Brooks Jensen Arts

Every Picture Is a Compromise

Lessons from the Also-rans

Most photography websites show the photographer's very best work. Wonderful. But that's not the full story of a creative life. If we want to learn, we'd better pay attention to the images that aren't "greatest hits" and see what lessons they have to offer. Every picture is a compromise — the sum of its parts, optical, technical, visual, emotional, and even cosmic – well, maybe not cosmic, but sometimes spiritual. Success on all fronts is rare. It's ok to learn from those that are not our best.

This is a series about my also-rans, some of which I've been able to improve at bit (i.e., "best effort"), none of which I would consider my best. With each there are lessons worth sharing, so I will.

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Original digital capture

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What I saw that I liked:

I'll admit that neither of these are great shots, but they will allow me to make an important point about the edges of an image.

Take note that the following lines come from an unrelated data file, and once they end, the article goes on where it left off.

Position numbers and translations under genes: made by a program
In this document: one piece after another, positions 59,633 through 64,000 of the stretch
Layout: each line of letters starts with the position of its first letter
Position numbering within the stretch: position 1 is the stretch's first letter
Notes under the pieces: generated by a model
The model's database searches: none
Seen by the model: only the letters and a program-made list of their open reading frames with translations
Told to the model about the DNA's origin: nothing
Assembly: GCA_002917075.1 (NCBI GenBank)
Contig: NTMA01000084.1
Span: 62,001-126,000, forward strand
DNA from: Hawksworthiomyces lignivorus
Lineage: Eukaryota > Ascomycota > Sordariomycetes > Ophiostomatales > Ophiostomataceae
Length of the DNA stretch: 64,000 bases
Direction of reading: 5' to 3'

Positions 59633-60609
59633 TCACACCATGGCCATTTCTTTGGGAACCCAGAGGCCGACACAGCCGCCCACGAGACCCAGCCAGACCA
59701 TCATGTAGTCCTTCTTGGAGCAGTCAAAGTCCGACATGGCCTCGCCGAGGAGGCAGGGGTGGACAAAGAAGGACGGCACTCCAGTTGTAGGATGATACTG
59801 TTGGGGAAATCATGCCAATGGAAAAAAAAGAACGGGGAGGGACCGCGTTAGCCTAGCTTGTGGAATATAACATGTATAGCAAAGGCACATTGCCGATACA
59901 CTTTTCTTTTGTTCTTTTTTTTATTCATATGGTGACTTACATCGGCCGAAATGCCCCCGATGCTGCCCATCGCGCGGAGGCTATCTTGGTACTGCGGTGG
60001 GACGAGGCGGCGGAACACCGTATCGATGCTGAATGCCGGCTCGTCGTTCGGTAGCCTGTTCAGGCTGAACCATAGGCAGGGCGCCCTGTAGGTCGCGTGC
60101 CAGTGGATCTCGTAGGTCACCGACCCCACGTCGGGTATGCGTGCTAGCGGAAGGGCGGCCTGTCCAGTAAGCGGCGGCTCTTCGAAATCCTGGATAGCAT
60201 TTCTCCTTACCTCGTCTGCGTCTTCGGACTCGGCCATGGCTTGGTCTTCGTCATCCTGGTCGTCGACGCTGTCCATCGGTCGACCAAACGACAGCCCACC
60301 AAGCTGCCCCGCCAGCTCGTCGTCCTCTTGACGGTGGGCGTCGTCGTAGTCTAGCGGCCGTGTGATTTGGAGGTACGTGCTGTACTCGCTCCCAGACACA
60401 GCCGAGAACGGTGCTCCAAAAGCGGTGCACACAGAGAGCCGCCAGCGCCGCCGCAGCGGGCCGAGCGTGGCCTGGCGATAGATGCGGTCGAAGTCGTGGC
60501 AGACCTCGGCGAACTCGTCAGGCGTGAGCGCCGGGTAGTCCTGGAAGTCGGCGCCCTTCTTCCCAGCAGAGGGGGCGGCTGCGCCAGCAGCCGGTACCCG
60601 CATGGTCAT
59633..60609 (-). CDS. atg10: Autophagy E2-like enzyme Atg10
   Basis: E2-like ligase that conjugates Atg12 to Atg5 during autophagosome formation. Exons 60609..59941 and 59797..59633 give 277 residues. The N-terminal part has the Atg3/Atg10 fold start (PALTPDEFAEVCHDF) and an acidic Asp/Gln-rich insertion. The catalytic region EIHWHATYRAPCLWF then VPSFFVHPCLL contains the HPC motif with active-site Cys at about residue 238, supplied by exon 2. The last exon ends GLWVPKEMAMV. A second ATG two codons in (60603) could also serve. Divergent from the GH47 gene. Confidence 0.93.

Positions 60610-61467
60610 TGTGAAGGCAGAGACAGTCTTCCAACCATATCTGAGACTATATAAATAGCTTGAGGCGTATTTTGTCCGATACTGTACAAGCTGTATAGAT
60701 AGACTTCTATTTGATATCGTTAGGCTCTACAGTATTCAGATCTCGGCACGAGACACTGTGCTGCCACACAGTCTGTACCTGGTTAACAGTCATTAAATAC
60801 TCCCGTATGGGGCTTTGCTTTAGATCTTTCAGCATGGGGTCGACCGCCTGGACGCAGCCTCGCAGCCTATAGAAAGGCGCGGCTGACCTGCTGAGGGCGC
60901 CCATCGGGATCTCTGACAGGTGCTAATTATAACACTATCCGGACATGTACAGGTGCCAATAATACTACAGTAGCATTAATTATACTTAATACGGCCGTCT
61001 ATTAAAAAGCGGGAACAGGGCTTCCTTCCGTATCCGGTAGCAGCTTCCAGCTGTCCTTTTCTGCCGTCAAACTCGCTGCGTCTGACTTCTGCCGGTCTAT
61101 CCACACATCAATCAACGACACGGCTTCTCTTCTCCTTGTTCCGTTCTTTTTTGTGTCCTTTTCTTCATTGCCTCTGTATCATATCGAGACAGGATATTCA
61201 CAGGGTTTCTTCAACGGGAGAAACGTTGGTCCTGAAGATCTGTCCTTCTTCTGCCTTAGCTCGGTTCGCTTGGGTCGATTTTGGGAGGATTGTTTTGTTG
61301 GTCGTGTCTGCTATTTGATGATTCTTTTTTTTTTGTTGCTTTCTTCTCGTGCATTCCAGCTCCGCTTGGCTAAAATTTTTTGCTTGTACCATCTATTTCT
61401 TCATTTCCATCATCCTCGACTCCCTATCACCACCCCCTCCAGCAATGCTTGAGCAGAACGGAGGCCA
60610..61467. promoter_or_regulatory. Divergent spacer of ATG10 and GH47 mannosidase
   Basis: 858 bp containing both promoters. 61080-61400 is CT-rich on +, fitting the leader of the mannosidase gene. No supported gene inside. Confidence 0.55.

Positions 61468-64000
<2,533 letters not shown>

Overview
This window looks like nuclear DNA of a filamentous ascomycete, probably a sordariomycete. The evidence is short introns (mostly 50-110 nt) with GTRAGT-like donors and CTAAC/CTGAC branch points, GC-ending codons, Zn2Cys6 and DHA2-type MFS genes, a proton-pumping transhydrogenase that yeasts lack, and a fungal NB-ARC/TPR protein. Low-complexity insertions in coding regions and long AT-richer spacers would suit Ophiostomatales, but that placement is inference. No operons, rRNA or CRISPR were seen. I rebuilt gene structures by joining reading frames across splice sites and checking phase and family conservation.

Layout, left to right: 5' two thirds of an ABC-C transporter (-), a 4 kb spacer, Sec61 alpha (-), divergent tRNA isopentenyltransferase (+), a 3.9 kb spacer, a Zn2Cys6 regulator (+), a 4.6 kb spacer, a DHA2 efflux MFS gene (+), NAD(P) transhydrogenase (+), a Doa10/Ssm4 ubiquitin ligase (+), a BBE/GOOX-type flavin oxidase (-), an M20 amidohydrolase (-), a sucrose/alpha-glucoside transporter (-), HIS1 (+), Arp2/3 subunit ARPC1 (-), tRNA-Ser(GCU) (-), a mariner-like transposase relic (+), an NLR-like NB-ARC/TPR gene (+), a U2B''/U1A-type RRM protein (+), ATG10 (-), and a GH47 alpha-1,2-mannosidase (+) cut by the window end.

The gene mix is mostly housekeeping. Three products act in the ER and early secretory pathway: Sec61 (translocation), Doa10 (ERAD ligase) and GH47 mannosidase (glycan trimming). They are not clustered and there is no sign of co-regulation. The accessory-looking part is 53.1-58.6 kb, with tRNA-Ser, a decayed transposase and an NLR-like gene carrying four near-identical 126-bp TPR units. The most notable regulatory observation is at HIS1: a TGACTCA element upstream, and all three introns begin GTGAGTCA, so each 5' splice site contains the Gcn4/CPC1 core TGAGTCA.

What I don't like in the picture:

In the one above, near the top edge is a cross of welding line. That's ok, but the point in the welding lines below that is a stronger focal point.

What I learned:

In the one on the left, I cropped a little closer and brought that point nearer the edge. Not too close it is looks like a mistake, but close enough so there is some tension between the point and the edge of the frame. Better than the one above, but I've never used this image anywhere, so I must not like it that much.

2nd Chances: What I might try next

I wonder if I could merge this image with another in a layer blend to make something interesting?